Critter Corner: Managing Long-Distance Caregiving with Technology

Dear Commander Bun Bun,

I am a long-distance caregiver for my father, who has Parkinson’s and lives 2,000 miles away. My children are in school here, and my husband works for the government in DC, so I don’t foresee us moving to be near dad anything soon. Do you know about any good technology I can use for peace of mind that he is okay, and taking his meds on time etc.? Thanks for your help!

Farah Wei

Dear Farah,

The way caregivers manage and provide care from any distance (whether on the other side of the house or 2,000 miles away) has been completely transformed by technology. In fact, a recent AARP report estimated that the caregiving market was $42.9 billion in 2016 and will grow to $72 billion by 2020 — and much of that growth will involve technological solutions.

Long-distance caregivers especially need tech solutions to keep tabs on loved ones, and mostly to ensure that they are okay. Below are some handy tools that can help you in your situation:

Communication: A good way to get a read on your loved one’s health is to be able to see him face-to-face. Besides Skype, there is Ohmni, Nest, and several other face-to-face mobile apps. These technologies are very easy to setup and allow you to be in the home with your loved one – virtually.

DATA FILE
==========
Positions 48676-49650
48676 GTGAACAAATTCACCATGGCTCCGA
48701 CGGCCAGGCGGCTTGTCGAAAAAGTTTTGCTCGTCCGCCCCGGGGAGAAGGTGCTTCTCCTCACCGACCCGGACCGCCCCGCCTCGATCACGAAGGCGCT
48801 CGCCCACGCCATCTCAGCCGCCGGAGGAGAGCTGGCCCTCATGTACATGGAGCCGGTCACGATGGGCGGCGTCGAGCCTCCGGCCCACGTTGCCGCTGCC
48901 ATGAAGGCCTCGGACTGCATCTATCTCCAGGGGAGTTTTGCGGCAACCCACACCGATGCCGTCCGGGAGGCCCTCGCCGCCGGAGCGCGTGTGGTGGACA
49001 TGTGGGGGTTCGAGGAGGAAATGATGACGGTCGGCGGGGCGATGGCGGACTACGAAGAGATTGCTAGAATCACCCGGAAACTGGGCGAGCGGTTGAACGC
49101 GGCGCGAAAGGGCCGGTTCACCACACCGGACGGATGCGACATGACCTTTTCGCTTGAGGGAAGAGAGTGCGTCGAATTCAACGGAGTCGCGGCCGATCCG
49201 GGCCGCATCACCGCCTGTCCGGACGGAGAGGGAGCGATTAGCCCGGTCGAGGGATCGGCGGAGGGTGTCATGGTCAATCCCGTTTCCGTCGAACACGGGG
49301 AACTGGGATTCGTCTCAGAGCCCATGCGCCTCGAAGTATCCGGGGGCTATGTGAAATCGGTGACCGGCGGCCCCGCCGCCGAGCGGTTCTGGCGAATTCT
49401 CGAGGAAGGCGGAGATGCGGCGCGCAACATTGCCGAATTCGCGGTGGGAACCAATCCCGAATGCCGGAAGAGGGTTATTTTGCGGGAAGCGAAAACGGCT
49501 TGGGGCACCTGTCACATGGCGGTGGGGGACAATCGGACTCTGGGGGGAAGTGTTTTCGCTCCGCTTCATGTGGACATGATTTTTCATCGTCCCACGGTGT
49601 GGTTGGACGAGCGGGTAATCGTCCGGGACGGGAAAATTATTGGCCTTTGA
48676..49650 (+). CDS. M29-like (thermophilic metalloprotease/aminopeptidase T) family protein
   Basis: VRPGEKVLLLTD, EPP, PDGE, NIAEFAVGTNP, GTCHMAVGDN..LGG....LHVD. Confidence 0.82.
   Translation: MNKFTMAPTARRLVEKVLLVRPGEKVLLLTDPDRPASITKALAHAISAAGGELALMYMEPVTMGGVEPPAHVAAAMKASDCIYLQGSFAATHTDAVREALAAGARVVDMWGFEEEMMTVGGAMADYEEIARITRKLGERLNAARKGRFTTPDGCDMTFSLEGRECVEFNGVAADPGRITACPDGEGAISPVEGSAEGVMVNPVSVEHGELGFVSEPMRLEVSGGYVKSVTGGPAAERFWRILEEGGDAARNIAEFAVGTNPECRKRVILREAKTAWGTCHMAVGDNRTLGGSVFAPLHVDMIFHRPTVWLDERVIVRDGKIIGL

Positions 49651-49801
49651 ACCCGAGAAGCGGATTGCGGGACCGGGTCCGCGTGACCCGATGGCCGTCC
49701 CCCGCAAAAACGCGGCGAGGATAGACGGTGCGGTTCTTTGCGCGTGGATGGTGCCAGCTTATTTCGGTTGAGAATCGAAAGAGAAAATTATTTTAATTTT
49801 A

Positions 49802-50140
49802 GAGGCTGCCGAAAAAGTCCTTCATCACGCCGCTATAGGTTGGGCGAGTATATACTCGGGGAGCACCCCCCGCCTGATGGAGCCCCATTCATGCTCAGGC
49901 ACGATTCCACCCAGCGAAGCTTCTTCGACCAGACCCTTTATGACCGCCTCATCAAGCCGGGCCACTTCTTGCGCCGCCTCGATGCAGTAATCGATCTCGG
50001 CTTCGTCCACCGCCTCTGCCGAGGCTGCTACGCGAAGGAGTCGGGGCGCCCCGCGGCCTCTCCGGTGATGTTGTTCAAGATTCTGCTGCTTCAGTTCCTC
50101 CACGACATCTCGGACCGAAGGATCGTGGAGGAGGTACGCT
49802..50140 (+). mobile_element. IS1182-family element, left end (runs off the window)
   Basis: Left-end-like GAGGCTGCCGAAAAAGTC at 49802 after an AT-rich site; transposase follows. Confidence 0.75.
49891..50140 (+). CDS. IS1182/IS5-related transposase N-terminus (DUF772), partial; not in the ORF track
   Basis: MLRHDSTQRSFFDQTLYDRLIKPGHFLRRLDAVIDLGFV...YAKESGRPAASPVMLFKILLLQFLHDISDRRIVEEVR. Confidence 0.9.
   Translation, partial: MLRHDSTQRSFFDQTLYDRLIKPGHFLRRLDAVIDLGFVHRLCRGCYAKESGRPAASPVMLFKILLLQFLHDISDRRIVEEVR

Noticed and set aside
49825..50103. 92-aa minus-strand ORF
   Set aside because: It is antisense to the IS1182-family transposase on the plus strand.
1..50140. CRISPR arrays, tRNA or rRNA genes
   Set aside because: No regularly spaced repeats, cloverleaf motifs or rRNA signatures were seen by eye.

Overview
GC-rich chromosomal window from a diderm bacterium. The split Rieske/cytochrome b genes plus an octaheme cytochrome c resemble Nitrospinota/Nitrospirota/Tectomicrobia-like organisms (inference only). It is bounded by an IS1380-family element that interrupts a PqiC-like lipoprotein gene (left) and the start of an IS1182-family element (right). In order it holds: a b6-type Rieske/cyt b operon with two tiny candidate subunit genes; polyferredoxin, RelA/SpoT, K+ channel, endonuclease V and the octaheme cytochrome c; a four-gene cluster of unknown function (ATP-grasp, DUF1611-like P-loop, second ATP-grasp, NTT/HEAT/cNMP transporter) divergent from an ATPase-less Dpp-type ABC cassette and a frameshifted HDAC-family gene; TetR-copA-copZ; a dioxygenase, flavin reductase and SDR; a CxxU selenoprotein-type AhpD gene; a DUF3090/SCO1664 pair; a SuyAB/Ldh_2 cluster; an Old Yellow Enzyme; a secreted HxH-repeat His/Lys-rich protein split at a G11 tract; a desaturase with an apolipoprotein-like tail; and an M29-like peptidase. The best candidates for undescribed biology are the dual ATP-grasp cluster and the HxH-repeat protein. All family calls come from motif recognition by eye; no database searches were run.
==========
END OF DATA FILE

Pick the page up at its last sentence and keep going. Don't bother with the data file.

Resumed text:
Protect your loved one’s money: The True Link Card costs $10 a month, and can be set up online to protect your loved one’s money. Algorithms developed by the company track transactions that are then matched to scams targeting the elderly, such as “miracle” products and unwanted subscriptions. Caregivers receive alerts of suspicious charges.

Monitor your loved one’s safety and well-being: Lively personal emergency response provides a wide range of remote monitoring for the safety and well-being of seniors living alone. Lively’s safety watch provides intelligent medication reminders. Activity sensors measure healthy living patterns, while letting family members know when something may be wrong, such as missed meals or decreased physical activity.

For more technologies that support long distance caregiving, Consumer Reports has a good review of such technologies here.

Hop this was helpful,

Commander Bun Bun

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